In the final of a string of criminal cases that started after police searched Shannon Kent’s home’s basement in 2020, Kent—a former coroner for Lake County—was given a six-month prison sentence. In addition to serving as the elected Lake County Coroner since 2014, the 47-year-old Kent also owned a private funeral home and mortuary franchise at the time.
According to a news statement from the 5th Judicial District Attorney’s Office, Judge Catherine Cheroutes stated that probation was not the proper sentence for Kent since he had become “entitled and arrogant” as a result of his positions. She then gave Kent a six-month jail sentence in Lake County. 2019 marked the beginning of Kent’s problems.
He was charged in March 2019 with employing his unqualified wife as a deputy coroner. According to an incident report obtained by CBS4, in October 2020, a mother whose infant died in December 2019 and was allegedly cremated by the Kent-Bailey Funeral Home told authorities at the Lake County Sheriff’s Office that she thought something wasn’t right with the child’s cremated remains.
They weighed a lot more than was anticipated. Denver experts examined the ashes and discovered anomalies there. There were metal fragments that may have come from jewelry. The findings revealed that the ashes she received may have been a mixture of those from an infant, another adult, and possibly an animal.
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On October 20, Lake County officers took the Kent family out of their house and searched the basement home office. According to Sheriff Reyes’ report, investigators found it difficult to maintain their balance in the basement’s office area. They waded through piles of paper that covered tables, spilled out of tilting filing cabinets, and overflowed from cardboard boxes on the ground.
They walked through pools of bodily fluids in other places as well, such as between stacks of discarded body bags and gloves, around the examining table with open chemical bottles, through the shelves of pharmaceuticals, and through the crematorium containers. Sheriff Reyes stated in the report, “I was starting to feel nauseous, weak, and light-headed.”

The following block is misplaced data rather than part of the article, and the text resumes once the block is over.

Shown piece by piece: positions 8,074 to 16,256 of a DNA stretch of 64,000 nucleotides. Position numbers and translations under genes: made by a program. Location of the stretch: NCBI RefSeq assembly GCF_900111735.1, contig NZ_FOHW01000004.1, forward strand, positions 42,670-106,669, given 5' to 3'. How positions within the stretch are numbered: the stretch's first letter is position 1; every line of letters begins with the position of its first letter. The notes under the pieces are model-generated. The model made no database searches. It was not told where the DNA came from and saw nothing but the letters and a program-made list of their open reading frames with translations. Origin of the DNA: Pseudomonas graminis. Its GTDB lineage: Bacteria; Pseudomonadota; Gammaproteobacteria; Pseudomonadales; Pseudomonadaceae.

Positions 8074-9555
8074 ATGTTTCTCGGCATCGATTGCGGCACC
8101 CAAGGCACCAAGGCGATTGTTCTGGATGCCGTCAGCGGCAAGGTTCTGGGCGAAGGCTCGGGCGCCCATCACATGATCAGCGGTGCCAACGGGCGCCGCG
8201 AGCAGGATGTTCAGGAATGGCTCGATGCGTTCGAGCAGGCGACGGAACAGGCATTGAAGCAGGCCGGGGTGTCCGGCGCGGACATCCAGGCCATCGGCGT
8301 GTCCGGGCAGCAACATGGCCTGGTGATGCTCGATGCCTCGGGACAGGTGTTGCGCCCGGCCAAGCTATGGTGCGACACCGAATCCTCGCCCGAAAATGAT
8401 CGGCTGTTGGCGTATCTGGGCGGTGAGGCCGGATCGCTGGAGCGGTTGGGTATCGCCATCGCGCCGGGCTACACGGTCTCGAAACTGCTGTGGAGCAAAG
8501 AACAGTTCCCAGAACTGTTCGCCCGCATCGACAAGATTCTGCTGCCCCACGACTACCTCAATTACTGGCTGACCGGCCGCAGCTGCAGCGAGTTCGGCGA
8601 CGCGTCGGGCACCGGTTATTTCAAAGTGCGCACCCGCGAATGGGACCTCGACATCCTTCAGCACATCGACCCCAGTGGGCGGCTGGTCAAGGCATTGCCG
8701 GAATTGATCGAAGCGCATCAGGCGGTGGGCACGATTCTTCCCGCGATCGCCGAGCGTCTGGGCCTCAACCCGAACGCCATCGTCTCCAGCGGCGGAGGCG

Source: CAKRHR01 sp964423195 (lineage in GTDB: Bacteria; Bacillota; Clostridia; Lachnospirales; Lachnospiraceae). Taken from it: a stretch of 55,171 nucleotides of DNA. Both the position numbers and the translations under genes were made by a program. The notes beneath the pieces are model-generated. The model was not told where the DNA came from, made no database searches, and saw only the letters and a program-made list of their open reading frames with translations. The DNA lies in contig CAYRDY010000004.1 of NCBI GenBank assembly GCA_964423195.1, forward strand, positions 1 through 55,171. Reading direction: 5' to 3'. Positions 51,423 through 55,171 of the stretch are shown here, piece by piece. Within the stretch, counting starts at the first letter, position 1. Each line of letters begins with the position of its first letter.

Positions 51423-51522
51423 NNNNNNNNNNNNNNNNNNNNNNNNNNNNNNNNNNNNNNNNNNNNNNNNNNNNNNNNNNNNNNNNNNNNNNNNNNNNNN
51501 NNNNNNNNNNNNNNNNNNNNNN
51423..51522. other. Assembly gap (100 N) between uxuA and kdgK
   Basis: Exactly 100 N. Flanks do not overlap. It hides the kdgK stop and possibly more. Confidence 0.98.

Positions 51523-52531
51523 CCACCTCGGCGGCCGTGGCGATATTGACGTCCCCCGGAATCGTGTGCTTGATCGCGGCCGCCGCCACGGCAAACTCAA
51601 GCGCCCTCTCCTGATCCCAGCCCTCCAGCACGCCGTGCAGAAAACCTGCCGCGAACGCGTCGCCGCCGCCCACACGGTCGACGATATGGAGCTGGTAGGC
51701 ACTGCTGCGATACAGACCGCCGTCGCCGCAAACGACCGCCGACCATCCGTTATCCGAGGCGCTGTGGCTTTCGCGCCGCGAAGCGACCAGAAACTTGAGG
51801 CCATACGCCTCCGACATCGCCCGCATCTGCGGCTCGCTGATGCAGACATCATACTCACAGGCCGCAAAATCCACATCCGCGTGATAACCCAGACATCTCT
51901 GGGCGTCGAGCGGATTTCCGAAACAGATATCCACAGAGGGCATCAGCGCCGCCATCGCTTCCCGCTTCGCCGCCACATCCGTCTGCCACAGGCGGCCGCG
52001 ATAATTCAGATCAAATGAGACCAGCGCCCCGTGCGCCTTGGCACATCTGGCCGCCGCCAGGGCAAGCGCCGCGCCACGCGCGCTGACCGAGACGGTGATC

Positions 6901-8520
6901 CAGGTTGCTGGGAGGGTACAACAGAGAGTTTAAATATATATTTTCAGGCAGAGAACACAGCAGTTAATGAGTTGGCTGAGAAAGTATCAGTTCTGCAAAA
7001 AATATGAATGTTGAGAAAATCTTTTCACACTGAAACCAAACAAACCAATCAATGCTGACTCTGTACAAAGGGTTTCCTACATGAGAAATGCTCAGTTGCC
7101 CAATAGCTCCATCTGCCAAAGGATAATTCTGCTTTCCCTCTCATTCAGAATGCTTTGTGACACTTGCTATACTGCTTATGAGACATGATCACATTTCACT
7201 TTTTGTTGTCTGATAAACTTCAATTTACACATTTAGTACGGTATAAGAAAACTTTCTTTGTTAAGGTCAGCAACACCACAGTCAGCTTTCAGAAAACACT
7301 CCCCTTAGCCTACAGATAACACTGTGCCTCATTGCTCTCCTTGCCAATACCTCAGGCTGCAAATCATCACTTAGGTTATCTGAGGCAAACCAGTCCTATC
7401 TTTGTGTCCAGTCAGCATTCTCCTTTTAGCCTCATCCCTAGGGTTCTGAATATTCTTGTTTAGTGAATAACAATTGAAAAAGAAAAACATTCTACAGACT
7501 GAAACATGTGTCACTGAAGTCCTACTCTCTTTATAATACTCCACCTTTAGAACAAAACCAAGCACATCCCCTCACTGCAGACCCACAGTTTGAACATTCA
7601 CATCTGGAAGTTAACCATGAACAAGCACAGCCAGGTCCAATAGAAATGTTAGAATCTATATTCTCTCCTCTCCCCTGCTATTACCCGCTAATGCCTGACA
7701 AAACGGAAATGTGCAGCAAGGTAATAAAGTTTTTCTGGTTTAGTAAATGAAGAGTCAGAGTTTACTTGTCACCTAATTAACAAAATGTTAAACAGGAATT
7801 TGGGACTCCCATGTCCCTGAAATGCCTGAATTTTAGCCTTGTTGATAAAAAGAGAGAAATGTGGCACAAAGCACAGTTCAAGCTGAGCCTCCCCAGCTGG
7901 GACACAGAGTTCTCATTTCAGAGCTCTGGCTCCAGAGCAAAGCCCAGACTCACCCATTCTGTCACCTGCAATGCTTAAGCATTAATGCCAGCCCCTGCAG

“I stopped looking.” The report states that although a search was eventually completed, the name of the mother or her child was never located in any documents until 2019. The state suspended Kent’s license to run two of his five mortuaries three days after the search. The Runyan Mortuary, Inc. in Buena Vista, the Bailey-Kent Funeral Home in Leadville, the Everett Family Funeral Home and Crematory (dba Kent Funeral Home) in Gypsum, the Hegmann Funeral Service, Inc.
(dba Hegmann-Kent) in Idaho Springs, and the Runyan-Kent Mortuary in Silverthorne all demanded his licenses be returned. He did so several weeks later. Authorities in Summit County then detained Kent and his wife, Staci, and filed charges against them for misconduct and abuse of a corpse in connection with how they handled the body of a truck driver who had died in an accident.
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The defense in the case successfully contended that despite the truck driver’s body being left in the Silverthorne funeral home for months on end, the Kents did their utmost to prepare it for shipment back to his family in Africa. Due to COVID-19 limitations, they were unable to ship the body. After the decision was made, Shannon Kent told CBS4 Mountain Newsroom Reporter Spencer Wilson, “We have maintained our honesty throughout all of this process and will continue to do so.”
Additionally, I want people to know that we are concerned about the pain of the family who was caught up in this situation. The criminal investigations against Kent were concluded on Thursday in Lake County, “According to a news release from Heidi McCollum, the 5th Judicial District Attorney, “although Shannon Kent’s criminal proceedings came to an end today, we understand that the parents of this tragedy are still dealing with an open wound.
The loss of their son, the sadness and suffering they have experienced, and Shannon Kent’s complete lack of respect and decency toward them are all too difficult to express in words.” The profession of coroner has three levels: coroner, medical examiner, and forensic pathologist. To become certified, each demands ever more advanced levels of training.
However, employees with the most fundamental training typically work as coroners at the first level in smaller, more rural locations when staffing is scarce. In certain communities, a coroner’s role is frequently held by individuals already working in the funeral industry or by those who are among the first responders already present during the preliminary phases of a death inquiry, such as firefighters and sheriff’s deputies.
You can get additional news by visiting the website lakecountyfloridanews.com.